No more than $60
EU countries agree on price caps for Russian oil
12/02/2022 5:59 p.m
An oil price cap aims to prohibit companies from transporting or insuring Russian oil sold above the set price. After long negotiations, the EU states can agree on a corresponding upper limit. Putin is already warning of serious consequences.
The EU, together with international partners, wants to force Russia to sell oil below the market price to buyers in other countries. An agreement reached by government officials on Friday provides for an initial price cap of US$60 per barrel, as confirmed by several diplomats. The price of around 57 euros per 159 liters would then be up to 9 euros below the most recent market price for Russian Urals crude oil. According to the plans, it will apply from Monday.
In order to enforce the price cap, it should be regulated that in future important services for Russian oil exports may only be provided with impunity if the price of the exported oil does not exceed the price cap. Western shipping companies could use their ships to continue transporting Russian oil to third countries such as India.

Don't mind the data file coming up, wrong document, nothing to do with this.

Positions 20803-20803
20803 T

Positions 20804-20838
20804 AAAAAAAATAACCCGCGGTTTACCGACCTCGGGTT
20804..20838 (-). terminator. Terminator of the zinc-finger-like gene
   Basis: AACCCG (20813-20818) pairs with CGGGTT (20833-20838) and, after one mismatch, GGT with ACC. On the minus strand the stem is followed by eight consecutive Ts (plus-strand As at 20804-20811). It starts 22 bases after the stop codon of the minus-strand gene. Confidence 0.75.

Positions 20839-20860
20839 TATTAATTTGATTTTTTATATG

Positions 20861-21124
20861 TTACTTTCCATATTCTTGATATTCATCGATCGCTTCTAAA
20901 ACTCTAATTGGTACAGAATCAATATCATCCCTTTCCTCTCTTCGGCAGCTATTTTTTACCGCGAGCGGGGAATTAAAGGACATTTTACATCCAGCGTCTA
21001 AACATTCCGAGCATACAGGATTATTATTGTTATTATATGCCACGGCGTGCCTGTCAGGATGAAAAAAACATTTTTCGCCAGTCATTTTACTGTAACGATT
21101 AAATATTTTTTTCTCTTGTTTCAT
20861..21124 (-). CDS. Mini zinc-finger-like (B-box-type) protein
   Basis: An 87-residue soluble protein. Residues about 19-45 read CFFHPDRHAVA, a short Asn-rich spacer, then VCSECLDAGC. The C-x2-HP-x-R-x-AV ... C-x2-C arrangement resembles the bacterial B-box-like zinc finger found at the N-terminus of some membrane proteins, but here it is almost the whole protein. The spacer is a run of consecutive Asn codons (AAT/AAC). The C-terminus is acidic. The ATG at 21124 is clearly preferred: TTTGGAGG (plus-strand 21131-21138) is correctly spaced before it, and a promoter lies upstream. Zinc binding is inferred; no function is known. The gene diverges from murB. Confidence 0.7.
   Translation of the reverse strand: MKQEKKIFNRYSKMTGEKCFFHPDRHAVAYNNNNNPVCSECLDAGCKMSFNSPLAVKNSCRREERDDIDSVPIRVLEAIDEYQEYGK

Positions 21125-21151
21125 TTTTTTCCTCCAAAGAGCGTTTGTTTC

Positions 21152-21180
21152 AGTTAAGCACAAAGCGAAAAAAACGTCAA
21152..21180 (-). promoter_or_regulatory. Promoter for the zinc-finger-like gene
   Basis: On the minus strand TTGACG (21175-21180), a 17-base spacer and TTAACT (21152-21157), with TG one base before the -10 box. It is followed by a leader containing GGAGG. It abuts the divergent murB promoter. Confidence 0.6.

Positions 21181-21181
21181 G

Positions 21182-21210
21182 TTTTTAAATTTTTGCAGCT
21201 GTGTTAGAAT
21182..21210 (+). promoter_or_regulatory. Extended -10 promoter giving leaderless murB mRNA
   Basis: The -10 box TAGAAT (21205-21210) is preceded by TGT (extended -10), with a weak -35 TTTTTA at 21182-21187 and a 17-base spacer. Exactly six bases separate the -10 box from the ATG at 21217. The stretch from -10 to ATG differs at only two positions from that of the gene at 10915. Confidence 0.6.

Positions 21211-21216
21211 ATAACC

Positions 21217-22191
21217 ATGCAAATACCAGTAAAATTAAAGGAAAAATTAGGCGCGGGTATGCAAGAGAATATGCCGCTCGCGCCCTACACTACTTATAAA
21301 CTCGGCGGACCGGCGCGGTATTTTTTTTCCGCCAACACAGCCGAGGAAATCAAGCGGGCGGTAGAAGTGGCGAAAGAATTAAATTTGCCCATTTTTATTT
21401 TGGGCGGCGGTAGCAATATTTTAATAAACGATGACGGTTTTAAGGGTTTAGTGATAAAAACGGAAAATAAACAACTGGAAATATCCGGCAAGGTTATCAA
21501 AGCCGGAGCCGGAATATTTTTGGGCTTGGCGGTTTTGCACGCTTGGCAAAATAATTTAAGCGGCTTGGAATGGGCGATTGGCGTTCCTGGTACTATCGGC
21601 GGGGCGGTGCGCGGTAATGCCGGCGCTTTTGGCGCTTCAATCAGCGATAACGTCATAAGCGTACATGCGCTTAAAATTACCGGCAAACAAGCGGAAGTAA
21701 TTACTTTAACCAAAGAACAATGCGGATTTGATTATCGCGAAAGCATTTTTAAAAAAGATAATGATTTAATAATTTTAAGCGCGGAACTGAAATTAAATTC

The regulation should also apply to other important services such as insurance, technical assistance and financing and brokerage services. The hope is that the price ceiling will ease the tension on the energy markets and relieve third countries. In addition, it should also ensure that Russia no longer benefits from rising oil prices and can thus fill its war chest.
In order to be able to react to market developments, the plans envisage reviewing the price cap every two months. It should always be at least five percent below an average price determined by the International Energy Agency (IEA).
Putin: Consequences for the energy market
The price cap is intended to complement the oil embargo against Russia that the EU decided in June. Among other things, this provides for a ban on the purchase, import or forwarding of crude oil and certain petroleum products from Russia to the EU. The restrictions apply from December 5 for crude oil and from February 5, 2023 for other petroleum products. However, there are some exceptions, for example for Hungary.
Russian President Vladimir Putin had warned of “serious consequences” for the energy market if the West tried to impose a price cap. Such a measure violates “the principles of trade relations” and will most likely have serious consequences for the global energy market.